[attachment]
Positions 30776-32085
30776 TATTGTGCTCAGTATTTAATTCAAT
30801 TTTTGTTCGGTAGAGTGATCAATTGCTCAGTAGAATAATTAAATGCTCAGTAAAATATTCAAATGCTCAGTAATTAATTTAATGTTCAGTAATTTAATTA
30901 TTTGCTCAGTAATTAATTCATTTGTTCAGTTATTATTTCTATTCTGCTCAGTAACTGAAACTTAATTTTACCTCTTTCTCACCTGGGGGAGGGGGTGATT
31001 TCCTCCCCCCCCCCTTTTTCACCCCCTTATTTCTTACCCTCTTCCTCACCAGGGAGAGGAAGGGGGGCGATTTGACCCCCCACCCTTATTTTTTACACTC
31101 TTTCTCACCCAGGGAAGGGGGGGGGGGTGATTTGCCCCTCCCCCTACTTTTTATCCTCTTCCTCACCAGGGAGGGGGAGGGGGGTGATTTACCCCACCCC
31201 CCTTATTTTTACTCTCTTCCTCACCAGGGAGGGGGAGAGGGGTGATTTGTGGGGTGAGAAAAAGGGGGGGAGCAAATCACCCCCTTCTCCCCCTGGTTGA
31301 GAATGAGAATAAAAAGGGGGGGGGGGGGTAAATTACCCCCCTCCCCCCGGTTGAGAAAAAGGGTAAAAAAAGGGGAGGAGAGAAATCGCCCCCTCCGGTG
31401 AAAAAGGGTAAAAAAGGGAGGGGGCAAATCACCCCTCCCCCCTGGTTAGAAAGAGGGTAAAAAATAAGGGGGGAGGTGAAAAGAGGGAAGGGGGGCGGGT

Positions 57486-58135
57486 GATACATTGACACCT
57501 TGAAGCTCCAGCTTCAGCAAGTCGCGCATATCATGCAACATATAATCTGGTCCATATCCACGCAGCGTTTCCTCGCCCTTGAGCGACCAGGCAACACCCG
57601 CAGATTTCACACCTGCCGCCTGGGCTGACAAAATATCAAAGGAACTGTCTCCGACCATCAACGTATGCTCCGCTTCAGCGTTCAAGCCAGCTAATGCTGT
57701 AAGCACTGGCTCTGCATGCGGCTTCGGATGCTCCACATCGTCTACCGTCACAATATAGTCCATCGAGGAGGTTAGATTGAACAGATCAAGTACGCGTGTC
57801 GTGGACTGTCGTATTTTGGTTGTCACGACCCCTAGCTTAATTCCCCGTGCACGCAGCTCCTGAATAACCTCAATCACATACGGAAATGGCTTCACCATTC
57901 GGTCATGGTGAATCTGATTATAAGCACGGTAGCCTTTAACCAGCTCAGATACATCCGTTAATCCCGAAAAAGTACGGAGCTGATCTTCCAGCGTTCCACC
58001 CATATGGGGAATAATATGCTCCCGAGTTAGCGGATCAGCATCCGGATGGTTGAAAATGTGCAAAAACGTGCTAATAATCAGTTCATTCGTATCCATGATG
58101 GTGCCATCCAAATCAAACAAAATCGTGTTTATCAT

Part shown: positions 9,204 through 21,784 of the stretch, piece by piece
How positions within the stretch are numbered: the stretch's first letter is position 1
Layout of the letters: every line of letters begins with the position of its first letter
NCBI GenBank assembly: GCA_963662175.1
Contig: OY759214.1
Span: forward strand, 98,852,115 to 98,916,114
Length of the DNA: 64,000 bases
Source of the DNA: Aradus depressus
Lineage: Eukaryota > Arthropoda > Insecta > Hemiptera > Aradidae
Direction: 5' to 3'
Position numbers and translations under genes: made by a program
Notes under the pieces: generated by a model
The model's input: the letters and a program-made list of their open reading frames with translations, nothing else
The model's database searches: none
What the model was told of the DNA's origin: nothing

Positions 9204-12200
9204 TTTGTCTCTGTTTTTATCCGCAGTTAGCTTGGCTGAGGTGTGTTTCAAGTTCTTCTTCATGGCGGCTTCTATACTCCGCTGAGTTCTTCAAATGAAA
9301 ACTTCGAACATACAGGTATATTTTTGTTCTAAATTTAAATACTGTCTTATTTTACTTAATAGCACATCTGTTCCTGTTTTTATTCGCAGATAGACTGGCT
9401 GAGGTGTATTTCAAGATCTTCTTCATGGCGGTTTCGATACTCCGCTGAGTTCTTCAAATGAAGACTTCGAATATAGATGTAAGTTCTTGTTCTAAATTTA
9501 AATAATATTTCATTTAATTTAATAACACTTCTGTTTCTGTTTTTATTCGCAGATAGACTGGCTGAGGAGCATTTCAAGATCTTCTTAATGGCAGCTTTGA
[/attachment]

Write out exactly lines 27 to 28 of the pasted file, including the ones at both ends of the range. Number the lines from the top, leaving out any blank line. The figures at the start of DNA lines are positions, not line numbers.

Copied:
Lineage: Eukaryota > Arthropoda > Insecta > Hemiptera > Aradidae
Direction: 5' to 3'